(If you wait for a couple seconds after typing on the dropdown, it is reset, and you can start matching from the beginning - e.g. you can type "mar", pause, and then "i" to match Idaho.)
This should work for most browsers. I know it works for Firefox, Chrome, and probably newer versions of IE.
Wow, please don't use America-centric questions, you have lots of international readers! I don't know in which state Dallas is and I don't care too much!
In all fairness, I currenntly have one hand in a cast, so my typing speed is greatly impaired.
My favorite are job application forms (or other long forms) that don't allow you to save in the middle, time you out after half an hour, yet take longer than half an hour to fill out.
You forgot about (or never knew about) the wonders of the 'tab' key. It was designed to make things like filling out forms much easier. You can tab between text boxes in order, and usually if you tab into a text box with something already in it, it selects the whole contents of the box. Probably would have helped with the subject scheduling thing. You can also tab to buttons, then hit enter to activate them, just like I'm about to do to post this...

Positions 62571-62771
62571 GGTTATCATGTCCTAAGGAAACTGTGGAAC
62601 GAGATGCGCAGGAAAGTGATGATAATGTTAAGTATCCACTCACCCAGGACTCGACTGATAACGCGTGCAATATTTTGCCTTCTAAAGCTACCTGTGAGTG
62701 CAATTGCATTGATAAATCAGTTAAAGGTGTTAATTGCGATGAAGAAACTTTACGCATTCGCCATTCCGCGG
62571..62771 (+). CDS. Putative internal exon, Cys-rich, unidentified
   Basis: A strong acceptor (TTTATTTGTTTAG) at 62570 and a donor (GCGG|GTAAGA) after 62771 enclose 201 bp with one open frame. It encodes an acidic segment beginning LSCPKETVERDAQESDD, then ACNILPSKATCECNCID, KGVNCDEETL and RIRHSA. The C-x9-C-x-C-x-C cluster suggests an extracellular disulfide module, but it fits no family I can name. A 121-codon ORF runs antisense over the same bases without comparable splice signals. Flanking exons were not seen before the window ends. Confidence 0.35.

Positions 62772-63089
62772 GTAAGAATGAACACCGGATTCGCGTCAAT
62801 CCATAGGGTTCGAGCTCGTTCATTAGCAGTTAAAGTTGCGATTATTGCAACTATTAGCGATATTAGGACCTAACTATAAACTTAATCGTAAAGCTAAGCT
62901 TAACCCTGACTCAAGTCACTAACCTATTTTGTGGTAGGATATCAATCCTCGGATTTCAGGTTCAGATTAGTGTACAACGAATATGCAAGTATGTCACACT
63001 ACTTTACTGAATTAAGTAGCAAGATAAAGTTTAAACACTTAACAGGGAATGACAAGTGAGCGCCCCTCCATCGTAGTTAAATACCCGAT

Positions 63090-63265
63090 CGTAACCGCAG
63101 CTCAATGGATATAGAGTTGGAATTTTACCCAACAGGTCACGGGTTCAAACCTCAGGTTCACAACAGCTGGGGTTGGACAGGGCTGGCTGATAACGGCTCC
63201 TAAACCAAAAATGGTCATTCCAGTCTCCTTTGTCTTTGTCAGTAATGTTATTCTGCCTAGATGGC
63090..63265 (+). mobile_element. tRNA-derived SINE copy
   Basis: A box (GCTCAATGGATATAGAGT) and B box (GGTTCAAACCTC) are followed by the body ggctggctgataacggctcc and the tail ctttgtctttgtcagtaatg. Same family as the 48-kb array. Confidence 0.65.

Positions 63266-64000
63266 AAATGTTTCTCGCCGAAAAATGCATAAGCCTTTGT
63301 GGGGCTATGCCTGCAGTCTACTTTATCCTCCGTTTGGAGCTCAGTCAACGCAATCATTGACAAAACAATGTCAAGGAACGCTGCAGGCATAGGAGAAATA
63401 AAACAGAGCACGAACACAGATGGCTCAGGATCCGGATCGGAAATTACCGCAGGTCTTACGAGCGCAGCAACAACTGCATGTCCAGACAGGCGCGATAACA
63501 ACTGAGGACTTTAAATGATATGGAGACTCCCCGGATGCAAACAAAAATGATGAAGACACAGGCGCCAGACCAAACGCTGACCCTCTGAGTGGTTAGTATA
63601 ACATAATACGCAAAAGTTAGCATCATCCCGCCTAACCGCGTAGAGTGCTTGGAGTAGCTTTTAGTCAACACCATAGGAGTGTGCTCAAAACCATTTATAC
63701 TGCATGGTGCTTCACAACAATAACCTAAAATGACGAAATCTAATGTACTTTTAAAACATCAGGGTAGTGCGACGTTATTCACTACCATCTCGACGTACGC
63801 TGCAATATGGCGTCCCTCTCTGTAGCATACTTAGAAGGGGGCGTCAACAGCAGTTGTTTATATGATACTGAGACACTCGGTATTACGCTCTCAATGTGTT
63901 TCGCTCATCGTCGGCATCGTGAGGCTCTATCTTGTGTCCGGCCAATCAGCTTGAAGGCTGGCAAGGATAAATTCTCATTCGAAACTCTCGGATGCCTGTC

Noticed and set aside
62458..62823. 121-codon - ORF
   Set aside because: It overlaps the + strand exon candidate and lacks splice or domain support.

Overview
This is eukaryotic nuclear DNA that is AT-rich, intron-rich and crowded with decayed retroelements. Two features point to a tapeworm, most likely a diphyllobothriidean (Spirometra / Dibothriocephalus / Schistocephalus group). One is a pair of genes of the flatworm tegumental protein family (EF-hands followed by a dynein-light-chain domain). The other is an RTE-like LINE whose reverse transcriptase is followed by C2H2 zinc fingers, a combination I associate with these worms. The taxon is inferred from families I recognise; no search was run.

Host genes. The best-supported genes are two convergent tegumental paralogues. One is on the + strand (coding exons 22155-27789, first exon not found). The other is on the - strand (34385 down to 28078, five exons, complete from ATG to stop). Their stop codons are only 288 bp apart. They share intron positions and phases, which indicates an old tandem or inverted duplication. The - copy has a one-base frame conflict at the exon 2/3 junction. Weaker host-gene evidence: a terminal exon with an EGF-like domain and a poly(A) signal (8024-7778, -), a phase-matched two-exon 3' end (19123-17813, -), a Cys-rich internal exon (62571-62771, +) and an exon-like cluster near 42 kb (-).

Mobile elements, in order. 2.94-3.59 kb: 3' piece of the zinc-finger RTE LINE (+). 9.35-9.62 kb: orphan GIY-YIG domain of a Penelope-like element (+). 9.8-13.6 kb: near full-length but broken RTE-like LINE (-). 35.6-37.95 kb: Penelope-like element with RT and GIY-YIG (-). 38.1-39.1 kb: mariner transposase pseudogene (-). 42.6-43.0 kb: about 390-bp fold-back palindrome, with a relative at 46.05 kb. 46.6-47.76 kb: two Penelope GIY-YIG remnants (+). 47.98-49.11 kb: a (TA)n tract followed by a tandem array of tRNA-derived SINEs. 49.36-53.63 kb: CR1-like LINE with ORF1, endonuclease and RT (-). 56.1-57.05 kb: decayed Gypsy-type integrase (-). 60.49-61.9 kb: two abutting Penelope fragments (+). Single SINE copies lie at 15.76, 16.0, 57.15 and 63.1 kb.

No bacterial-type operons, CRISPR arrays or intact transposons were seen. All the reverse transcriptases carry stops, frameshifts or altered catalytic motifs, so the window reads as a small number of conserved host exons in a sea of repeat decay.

I used a combination of trackpad and keyboard: as pointed out above, pressing Tab moves you on to the next option, and in long pull-down menus I hold down the "down" cursor key until I get to the right option. But sometimes I use the trackpad, just to mix it up.